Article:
Phil Castle, The Business Times
Sales and use tax collections constituted something of a mixed bag in July with encouraging gains in some categories, but continued declines in others.
“There’s a little bit of positive stuff,” said Eleanor Thomas, Mesa County budget manager.
The county reported a year-over-year increase in sales and use tax collections on the strength of automotive sales. A gain in sales tax collections for the City of Grand Junction was more than offset by a continued decline in use tax collections.
Mesa County reported collecting a total of nearly $2.9 million in sales and use taxes, an increase of more than $69,000 and 2.4 percent over July 2015.
Sales tax collections edged up three-tenths of a percent with increases in retail sales as well as sales in the auto repair, transportation and wholesale categories. Use tax collections jumped 23.3 percent on an increase in automobile sales that occurred outside the county, but on which taxes were collected because the purchasers live in the county. July tax collections reflect June sales
The July increase in tax collections was only the second monthly gain for Mesa County in 2016. Through the first seven months of this year, a total of nearly $18 million in sales and use taxes have been collected. That’s a decrease of nearly $650,000 and 3.5 percent over the same span last year. Sales tax collections have declined 2.9 percent, while use tax collections have dropped 8.9 percent.
Mesa County commissioners have implemented a hiring freeze as part of efforts to deal with declining tax revenues. County department heads also have been asked to look for additional savings.
Heading into the final quarter of the year, it’s projected that 99 percent of county appropriations will be spent by the end of the year along with a projected $400,000 shortfall in a vacancy savings budget.
The circumstances follow a downturn in the energy sector related to low commodity prices and, in turn, declining tax revenues.
Eight out of 10 of the largest taxpayers in Mesa County are businesses in the energy industry. While a total of 76 oil and natural gas wells were drilled last year, none have been drilled this year. The assessed valuation of oil and gas production has fallen 68 percent this year, which contributes to a 1.4 percent decrease in the tax base for the upcoming year. Based on 2015 mill levies, this translates into a reduction of $323,000 tax revenue to the county budget.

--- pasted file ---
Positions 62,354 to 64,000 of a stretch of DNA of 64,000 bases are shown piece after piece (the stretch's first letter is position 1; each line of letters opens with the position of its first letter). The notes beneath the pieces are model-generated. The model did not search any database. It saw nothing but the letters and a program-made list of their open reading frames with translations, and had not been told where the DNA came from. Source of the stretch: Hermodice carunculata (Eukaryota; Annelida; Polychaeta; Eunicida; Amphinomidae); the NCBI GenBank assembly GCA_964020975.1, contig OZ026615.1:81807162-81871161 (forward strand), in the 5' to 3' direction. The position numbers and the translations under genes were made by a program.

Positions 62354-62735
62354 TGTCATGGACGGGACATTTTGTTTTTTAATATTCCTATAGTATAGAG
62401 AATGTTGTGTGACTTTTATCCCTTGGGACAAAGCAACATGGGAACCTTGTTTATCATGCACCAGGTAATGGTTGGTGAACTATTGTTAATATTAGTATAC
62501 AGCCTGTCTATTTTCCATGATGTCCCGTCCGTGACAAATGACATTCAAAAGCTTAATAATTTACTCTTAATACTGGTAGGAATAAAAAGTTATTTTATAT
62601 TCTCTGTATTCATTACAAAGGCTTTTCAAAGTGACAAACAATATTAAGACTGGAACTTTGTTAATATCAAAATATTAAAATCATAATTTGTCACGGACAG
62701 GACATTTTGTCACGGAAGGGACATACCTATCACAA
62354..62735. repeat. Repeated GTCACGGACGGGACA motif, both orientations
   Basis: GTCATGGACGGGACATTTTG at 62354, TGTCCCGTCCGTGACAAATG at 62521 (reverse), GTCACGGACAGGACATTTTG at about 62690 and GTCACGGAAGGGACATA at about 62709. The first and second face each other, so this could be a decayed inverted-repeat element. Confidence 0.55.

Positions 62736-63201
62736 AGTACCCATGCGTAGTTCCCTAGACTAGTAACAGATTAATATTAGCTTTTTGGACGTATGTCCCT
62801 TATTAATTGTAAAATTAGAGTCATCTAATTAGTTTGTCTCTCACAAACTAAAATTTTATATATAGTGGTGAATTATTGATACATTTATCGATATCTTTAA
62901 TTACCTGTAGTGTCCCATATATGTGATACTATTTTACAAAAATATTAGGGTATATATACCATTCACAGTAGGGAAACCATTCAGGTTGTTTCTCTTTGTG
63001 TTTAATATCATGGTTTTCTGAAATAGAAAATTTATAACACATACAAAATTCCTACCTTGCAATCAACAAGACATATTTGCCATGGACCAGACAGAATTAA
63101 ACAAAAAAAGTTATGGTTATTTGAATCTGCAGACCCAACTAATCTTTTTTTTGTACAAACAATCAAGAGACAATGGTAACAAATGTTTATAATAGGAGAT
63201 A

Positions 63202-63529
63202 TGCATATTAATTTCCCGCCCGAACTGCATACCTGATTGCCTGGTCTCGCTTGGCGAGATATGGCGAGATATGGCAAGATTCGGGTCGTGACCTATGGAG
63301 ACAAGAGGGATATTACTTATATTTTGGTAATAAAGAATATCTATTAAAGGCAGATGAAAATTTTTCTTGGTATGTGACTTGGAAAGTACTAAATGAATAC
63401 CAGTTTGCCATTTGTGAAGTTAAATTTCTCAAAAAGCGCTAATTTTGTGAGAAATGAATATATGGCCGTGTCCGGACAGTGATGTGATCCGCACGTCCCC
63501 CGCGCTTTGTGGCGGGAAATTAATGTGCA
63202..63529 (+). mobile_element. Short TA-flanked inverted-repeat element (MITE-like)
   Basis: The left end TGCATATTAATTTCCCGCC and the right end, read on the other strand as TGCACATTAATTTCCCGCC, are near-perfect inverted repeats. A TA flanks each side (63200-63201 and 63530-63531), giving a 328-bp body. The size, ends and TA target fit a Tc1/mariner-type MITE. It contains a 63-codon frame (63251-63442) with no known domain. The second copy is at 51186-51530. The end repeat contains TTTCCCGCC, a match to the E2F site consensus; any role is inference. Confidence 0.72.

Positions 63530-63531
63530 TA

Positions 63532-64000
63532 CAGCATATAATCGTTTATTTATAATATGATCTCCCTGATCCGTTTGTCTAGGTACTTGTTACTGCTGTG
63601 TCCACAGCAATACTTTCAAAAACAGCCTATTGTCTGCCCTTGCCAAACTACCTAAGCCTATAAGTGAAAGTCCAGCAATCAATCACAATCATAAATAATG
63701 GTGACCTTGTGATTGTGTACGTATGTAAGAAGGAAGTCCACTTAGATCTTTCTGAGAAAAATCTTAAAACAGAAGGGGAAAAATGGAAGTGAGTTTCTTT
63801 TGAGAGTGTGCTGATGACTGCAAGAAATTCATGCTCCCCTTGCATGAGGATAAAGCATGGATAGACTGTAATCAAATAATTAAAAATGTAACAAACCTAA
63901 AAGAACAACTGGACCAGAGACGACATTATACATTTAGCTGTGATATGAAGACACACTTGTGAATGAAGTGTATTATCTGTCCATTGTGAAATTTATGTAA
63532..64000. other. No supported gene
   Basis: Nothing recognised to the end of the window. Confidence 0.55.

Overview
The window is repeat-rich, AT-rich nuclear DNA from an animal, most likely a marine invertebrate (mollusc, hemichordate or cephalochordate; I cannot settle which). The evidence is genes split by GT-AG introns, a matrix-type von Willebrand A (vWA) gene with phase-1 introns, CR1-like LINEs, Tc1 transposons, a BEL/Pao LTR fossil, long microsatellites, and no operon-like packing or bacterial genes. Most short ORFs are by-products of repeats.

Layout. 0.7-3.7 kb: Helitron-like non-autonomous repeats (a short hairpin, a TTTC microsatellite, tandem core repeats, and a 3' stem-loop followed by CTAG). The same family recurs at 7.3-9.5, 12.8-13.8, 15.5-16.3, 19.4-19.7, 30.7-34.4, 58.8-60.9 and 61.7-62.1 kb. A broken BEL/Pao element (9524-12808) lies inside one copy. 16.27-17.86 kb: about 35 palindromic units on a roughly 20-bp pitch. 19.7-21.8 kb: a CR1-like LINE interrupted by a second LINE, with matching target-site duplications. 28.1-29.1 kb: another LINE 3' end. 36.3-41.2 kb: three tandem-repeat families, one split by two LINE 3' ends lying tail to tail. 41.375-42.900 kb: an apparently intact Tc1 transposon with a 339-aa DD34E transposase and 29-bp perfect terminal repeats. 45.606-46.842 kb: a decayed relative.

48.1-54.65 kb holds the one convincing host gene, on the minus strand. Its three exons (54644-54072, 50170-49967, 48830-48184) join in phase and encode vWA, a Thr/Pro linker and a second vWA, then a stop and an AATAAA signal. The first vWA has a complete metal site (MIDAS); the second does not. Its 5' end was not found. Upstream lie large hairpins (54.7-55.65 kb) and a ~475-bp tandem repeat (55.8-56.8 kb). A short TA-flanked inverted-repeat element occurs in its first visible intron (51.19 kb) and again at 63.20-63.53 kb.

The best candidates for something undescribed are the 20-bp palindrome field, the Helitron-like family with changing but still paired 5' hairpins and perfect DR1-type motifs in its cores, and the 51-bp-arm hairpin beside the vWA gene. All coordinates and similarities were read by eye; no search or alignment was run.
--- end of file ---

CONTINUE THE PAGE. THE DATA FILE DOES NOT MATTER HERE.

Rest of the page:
The City of Grand Junction reported collecting a total of more than $4.5 million in sales and use tax collections during July, a decrease of more than $63,000 and 1.4 percent compared to the same month last year.
Sales tax collections rose 1.7 percent on increased sales at building material outlets, liquor stores and restaurants, said Jodi Romero, financial operations director for the city.
In a separate analysis for the second quarter of the year, the city reported increased year-over-year sales tax collections for the construction and motor vehicle categories as well as hotels and liquor stores. Collections were down from the miscellaneous retail and general merchandise categories, which includes appliance, clothing, electronics, furniture and sporting goods stores as well as department stores and so-called superstores.
Tax collections were up on sales in the Mesa Mall and along the 24 Road corridor as well as along U.S. Highway 6 & 50 and Patterson Road. Meanwhile, sales tax collections were down along North Avenue as well as the downtown and Orchard Mesa areas.
For July, the gain in sales tax collections was more than offset by a 41.4 percent drop in use tax collections and what Romero said was a reflection of the slowdown in the energy sector related to low commodity prices.
Through the first seven months of 2016, sales and use tax collections for the city totaled more than $28.9 million. That’s nearly $540,000 and 1.8 percent less than collections for the same span in 2015.
Sales tax collections edged up four-tenths of a percent. But collections of use taxes paid by businesses in the energy industry dropped 41.7 percent.
Romero said the slowdown in the energy sector has affected the local economy even as a presidential election year has added an element of uncertainty.
But the long-term outlook is more upbeat, she said, as the Rural Jump-Start Program and other efforts promote economic development in Mesa County. Moreover, rapid growth on the Front Range of Colorado likely will prompt more people to relocate to Western Colorado and the Grand Valley.
“There are some good things on the horizon for our local economy,” she said.